ASUU says it is willing to suspend strike, calls for open meeting with FG

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ASUU says they are willing to suspend strike, calls for open meeting with FG

The Academic Staff Union of Universities (ASUU) has assured that it is willing to call off its 7-month-old strike if concrete agreements were reached with the Federal Government.

The lecturers’ union called for an urgent engagement with the government to resolve outstanding issues and even asked for an open meeting so that Nigerians can see what they are discussing.

This was made known by the President of ASUU, Professor Emmanuel Osodeke, on Thursday in Abuja while speaking at a National Town Hall Meeting on Tertiary Education tagged: ‘The Locked Gates of our Citadels -A National Emergency.’

Osodeke said, “On all these issues, we have given the government a minimum that we can accept, but they have not responded on the issue of revitilisation, on the issue of earned allowance and on issues that we have all discussed.

”We negotiated and agreed that they should sign and this is very simple, not more than one day.

”On UTAS and IPPIS , we say release the report of the test you did and let’s look at the one who came first and take it as we agreed. So we have given them the minimum we want and we have to come down and they can do it in one day if there is a will.’’

The ASUU President emphasized on the union’s commitment to return to school if the Federal Government puts its proposal on the table, saying that negotiation could be reached if the government was willing.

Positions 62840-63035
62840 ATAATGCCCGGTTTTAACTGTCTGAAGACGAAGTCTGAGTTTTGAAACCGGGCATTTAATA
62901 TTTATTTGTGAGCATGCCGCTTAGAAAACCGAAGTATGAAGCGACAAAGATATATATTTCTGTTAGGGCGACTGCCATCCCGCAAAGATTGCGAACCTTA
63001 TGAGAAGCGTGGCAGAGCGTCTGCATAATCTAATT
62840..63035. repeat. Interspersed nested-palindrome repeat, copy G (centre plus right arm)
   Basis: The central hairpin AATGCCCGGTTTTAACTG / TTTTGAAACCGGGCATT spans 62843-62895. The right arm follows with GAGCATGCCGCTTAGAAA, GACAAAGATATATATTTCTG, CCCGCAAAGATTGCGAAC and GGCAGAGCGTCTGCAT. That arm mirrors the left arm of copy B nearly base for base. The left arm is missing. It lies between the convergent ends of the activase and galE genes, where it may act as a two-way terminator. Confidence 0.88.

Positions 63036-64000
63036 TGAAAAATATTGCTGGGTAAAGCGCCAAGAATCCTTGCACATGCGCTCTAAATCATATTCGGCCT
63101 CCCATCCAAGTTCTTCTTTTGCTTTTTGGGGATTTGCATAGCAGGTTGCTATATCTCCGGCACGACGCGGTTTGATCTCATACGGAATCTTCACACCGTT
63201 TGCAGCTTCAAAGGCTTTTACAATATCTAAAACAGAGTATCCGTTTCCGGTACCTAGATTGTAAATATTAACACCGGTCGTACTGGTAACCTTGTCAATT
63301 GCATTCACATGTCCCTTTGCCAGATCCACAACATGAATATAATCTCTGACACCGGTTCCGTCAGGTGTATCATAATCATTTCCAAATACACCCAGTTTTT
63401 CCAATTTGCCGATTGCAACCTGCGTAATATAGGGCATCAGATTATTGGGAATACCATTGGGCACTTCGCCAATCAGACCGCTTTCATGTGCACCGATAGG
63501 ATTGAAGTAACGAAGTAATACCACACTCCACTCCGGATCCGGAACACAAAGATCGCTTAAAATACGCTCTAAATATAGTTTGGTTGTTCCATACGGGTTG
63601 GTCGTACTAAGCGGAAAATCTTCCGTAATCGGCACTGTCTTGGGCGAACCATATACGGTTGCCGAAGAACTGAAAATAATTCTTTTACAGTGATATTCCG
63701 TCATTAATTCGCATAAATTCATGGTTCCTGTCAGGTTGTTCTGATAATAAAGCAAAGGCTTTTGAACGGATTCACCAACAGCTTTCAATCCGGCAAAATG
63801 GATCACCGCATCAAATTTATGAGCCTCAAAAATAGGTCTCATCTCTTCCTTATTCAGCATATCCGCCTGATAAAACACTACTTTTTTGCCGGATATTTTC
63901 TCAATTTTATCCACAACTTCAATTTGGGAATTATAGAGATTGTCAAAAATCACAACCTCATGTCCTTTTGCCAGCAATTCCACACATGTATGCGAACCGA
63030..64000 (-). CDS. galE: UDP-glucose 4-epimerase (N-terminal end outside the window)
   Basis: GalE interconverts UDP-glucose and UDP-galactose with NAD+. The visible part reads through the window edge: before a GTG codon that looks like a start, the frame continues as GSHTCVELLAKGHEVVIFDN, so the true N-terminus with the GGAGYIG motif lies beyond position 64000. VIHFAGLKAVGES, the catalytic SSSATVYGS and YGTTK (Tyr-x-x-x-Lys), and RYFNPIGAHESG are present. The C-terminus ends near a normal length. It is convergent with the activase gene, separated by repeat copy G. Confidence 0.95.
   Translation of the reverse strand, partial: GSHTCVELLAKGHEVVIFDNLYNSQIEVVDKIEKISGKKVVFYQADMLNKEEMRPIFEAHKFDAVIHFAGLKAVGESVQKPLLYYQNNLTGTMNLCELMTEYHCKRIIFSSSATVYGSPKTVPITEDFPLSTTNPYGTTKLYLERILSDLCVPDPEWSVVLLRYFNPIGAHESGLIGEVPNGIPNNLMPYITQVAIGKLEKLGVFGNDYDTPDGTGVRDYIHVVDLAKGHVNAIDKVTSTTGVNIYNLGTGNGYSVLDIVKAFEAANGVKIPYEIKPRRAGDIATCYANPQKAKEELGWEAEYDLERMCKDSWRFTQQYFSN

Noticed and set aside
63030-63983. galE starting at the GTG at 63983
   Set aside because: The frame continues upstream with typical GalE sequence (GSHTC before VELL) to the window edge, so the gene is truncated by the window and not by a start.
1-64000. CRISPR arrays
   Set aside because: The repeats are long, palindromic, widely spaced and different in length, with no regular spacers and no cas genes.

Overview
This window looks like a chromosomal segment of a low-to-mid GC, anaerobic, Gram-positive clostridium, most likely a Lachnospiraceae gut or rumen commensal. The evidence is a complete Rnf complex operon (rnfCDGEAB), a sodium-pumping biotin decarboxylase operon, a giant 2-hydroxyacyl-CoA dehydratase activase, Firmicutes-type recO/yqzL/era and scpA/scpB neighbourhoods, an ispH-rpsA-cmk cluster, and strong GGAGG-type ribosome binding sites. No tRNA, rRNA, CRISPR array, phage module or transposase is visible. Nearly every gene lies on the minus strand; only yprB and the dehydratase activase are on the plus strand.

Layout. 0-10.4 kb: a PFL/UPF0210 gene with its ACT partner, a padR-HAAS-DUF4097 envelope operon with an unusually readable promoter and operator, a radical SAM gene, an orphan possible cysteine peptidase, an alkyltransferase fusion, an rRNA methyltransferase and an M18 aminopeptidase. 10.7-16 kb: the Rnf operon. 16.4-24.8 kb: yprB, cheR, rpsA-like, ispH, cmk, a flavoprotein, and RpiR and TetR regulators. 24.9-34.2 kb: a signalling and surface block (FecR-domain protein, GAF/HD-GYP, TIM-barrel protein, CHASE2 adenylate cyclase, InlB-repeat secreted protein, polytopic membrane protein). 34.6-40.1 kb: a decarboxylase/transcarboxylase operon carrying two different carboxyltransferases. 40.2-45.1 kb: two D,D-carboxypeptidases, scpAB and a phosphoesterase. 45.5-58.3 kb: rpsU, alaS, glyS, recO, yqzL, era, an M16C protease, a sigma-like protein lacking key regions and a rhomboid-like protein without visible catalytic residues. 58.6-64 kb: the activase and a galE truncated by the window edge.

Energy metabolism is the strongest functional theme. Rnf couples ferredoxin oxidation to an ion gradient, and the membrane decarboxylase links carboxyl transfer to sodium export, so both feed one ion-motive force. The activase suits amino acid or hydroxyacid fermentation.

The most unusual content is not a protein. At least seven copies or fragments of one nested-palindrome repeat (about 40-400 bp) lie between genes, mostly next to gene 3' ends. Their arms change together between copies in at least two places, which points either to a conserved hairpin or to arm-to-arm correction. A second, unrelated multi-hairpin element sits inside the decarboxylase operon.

He said, “If the government loves this country, these children and their parents, then they should come to the table and let us resolve these issues in one day.

“Just as we did in 2014, they should come and ensure that we do that, we can even have the meeting openly so that Nigeria will see what we are discussing.’’

Osodeke expressed sadness over the lingering strike resulting to government taking the union to court.

He said that suing the union was not an option as it would further worsen the situation of the students and tertiary education in the country, adding that if the court forces the lecturers to return to school, they won’t force them to teach with open minds, saying that the students would definitely be at the receiving end.

He commended the Committee of Vice Chancellors and Pro-Chancellors for stepping in to resolve the issues as well as called on parents and students to appeal to the government to do the needful so that the strike would come to an end once and for all, rather than attacking the union.

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